Selective Laser Melting is an additive manufacturing (AM) process which uses high-powered lasers to rapidly melt and solidify metal powder into three-dimensional structures. The SLM process is highly complex and can have undesirable results such as stochastic defect formation and non-equilibrium microstructures. To fully understand the AM process and ensure a high-quality manufacturing process, novel high speed sensing methods are needed to capture key physical phenomena associated with the AM parts at high resolution. Through our seed funding from Hopkins Extreme Materials Institute (HEMI) our team has developed novel spectroscopy techniques capable of measuring the build process along the laser path. This technology has contributed to a greater understanding of laser-materials interactions, and has provided insight into solidification and defect formation as a function of processing conditions. Our sensor captures the thermal spectra of the molten powder, which is closely matched to the laser focal spot size. The key to our hardware technology is our home-built, high-speed spectrometer which allows us to measure and estimate the true temperature of the melt pool regardless of changes in material geometry, shape or emissivity.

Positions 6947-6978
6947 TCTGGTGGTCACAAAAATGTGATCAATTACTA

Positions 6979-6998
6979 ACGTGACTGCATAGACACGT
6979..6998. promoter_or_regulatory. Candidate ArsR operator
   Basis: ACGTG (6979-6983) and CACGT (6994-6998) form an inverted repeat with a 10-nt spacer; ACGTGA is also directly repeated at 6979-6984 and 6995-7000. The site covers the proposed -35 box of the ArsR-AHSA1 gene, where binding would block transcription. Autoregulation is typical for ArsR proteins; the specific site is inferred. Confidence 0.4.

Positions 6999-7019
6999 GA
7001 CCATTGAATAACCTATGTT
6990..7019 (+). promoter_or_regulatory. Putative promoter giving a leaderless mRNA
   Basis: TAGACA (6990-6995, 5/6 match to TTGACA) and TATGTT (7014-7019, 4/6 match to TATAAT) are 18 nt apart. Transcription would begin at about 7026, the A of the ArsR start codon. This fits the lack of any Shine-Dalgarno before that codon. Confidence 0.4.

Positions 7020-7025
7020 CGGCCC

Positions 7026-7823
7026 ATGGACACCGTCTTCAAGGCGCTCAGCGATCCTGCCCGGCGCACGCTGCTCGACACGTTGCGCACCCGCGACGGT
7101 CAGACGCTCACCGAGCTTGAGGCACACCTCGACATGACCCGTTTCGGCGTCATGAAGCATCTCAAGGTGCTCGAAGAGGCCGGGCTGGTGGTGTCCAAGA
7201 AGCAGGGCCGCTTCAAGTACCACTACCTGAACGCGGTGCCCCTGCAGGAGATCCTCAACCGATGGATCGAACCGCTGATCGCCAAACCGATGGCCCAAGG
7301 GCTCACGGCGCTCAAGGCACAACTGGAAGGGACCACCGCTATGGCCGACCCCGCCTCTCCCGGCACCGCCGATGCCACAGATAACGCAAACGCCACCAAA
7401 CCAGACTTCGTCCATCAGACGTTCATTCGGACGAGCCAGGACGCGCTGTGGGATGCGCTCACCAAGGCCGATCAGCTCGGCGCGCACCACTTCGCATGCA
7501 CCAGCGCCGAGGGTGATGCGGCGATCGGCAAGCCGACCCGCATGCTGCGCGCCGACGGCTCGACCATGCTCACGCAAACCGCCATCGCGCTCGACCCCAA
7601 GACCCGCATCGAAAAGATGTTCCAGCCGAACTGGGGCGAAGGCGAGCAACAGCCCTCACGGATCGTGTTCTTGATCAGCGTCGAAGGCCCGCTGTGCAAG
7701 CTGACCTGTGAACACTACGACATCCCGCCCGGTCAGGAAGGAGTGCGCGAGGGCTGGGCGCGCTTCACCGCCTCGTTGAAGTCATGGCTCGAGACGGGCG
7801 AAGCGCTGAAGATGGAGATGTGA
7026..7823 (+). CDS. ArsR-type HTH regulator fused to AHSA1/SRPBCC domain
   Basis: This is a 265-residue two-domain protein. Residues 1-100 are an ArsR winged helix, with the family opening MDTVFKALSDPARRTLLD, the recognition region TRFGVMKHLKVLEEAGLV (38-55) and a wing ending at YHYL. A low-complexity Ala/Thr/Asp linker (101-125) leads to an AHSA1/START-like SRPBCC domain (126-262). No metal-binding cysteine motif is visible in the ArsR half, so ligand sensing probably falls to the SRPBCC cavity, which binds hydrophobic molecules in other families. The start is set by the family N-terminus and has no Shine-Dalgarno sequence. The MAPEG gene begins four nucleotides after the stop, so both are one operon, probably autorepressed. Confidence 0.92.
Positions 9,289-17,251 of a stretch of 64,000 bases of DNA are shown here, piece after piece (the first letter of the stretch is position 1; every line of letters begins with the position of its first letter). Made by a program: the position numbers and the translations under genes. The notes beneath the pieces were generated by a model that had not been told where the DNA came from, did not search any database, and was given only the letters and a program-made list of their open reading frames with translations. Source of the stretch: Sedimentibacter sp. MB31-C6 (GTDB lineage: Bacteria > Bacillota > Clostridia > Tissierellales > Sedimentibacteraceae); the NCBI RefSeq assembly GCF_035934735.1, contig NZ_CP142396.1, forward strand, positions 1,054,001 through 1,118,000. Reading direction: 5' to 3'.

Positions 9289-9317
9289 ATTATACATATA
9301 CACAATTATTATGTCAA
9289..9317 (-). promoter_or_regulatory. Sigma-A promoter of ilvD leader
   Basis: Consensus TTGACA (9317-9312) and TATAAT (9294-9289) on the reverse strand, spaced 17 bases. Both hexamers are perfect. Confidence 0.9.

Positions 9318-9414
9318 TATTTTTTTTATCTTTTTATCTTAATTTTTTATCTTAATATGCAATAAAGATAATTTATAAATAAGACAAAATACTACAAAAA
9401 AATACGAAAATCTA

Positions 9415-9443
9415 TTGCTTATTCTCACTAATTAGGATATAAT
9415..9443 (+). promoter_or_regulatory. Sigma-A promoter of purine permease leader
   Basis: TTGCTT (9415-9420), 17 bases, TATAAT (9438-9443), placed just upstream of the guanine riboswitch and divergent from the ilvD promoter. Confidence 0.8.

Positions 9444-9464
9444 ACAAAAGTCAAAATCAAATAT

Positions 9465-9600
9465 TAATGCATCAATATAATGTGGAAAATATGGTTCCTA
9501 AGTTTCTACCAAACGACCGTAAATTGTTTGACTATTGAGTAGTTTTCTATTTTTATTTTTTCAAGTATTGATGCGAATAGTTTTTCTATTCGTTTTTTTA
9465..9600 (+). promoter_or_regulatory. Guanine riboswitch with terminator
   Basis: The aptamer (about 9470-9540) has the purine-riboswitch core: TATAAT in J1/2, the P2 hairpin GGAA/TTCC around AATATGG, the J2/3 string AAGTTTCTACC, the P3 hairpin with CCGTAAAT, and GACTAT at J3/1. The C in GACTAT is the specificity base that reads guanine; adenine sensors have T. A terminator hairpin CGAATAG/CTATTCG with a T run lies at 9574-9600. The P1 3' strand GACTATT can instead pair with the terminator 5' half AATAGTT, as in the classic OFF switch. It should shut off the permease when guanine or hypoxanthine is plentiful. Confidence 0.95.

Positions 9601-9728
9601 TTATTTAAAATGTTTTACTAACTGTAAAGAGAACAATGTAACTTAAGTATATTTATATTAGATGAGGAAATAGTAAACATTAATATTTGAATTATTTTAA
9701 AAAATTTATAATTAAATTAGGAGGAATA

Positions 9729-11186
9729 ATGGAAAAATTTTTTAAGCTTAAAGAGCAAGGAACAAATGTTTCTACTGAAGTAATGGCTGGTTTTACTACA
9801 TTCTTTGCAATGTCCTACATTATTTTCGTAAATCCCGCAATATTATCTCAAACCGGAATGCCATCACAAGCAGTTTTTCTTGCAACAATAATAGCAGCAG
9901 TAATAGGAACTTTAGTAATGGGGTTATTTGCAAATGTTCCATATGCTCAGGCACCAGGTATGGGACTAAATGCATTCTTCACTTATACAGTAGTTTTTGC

Complementary to our novel hardware are the Machine Learning (ML) tools developed, to interpret these signals and reveal trends or anomalies that are not visible to the human eye or via post-mortem inspection of the printed components.